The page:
Pedophile King kept under watch until 2020

NOTORIOUS Northern Rivers pedophile Ronald Dean King will be supervised until 2020 after the NSW Supreme Court labelled him a "high risk" of re-offending.

King, 30, was jailed for a 2007 offence when he broke into a Grafton home and abused a four-year-old girl.

The State of NSW sought to extend a supervision order, put in place when he was released from jail, for five years - a period King claimed was too long.

But Supreme Court Justice Robert Hulme on Tuesday agreed King should be kept under watch for the next five years.

In November, 2007, a drunken King broke into a Grafton home through a broken back door. He walked into the girl's bedroom, turned off her nightlight, undressed and assaulted her.

The girl woke up during the assault and asked King to stop. When he eventually left - leaving his underwear behind - he broke a window on his way out and broke into a car too.

He was initially given a two-year suspended sentence - causing outrage in the community - in February, 2009. He was sentenced to seven years' jail on appeal - but was out on parole in August, 2012.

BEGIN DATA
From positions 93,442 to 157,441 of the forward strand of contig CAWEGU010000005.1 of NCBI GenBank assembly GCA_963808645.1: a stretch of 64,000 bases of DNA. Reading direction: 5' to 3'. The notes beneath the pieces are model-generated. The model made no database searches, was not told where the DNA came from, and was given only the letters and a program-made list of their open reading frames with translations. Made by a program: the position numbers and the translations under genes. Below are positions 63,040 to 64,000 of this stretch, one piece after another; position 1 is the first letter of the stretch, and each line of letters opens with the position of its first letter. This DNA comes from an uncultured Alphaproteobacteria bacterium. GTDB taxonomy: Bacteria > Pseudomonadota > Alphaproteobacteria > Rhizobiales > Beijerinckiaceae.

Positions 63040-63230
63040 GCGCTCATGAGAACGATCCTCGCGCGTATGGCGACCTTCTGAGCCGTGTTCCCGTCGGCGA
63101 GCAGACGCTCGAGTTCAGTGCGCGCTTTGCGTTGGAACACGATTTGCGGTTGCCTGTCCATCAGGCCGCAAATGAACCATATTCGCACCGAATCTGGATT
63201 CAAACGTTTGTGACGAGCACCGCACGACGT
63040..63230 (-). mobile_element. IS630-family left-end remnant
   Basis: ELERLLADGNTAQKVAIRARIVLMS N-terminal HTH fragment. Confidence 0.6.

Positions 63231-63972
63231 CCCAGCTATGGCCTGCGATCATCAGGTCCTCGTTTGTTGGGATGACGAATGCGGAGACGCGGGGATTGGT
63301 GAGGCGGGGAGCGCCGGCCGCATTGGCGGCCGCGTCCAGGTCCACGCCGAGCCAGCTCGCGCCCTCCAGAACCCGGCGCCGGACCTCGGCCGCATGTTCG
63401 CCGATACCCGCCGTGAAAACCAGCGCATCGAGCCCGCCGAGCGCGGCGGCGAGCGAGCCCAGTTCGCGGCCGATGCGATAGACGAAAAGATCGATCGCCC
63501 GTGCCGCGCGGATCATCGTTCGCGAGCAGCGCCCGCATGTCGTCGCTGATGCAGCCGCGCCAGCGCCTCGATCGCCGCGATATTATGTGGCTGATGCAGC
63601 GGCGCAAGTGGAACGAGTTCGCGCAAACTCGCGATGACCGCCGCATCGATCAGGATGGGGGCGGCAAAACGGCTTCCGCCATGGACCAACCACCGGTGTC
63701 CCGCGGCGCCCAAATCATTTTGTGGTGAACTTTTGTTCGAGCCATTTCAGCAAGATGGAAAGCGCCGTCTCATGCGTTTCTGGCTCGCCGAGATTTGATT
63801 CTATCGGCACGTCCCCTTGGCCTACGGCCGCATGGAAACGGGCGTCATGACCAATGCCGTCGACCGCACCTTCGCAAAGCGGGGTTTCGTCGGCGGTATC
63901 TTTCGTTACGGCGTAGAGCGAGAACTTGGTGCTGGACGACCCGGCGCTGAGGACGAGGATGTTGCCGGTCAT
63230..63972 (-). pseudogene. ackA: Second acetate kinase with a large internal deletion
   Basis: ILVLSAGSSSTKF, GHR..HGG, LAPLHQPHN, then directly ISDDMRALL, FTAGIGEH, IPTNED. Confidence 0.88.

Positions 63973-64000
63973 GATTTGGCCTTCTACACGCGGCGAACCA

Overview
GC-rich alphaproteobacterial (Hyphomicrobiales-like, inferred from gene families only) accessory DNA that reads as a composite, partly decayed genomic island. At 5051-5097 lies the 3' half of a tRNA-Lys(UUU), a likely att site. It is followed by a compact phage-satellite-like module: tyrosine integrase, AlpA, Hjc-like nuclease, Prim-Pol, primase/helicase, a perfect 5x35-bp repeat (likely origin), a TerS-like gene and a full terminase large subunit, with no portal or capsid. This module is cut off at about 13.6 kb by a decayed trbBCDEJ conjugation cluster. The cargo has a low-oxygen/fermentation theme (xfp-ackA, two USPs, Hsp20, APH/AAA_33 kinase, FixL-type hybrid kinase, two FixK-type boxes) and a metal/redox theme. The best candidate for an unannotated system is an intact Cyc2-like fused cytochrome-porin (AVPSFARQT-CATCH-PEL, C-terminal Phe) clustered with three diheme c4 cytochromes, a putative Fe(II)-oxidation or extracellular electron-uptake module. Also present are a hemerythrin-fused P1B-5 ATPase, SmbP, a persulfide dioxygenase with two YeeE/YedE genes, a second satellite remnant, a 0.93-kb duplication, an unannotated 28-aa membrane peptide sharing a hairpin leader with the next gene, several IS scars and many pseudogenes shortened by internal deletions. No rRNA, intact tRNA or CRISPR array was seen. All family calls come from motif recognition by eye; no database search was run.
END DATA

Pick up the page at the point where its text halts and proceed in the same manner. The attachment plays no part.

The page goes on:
Just months later he was back in jail after breaching orders to not drink alcohol - which the court found was a factor in his offending.

Two psychiatrists have labelled King a "high risk" of re-offending, and one diagnosed him with pedophilia, since December last year.

Mr Hulme said King needed to be supervised to ensure he would not offend again.

"I accept unchallenged expert opinions and am satisfied that there is a high degree of probability that Mr King poses an unacceptable risk of committing a 'serious sex offence' … if he is not kept under supervision," he said.

King will be forced to live only at approved addresses, not stay overnight anywhere not approved and supervisors could order him to obey a curfew.

He will be banned from attending schools, cinemas and playgrounds without permission.

The state wanted King banned from a range of business activities as King had previous spent excess money on drugs and alcohol.

However, Justice Hulme described the financial restrictions as "draconian" and instead ordered King to report if he took part in them.

The state sought to ban King from having "any person to enter and remain" at his address but Justice Hulme said he posed "little, if any" risk to adults and banning people staying with him would prevent anyone from stopping for a "cup of tea".


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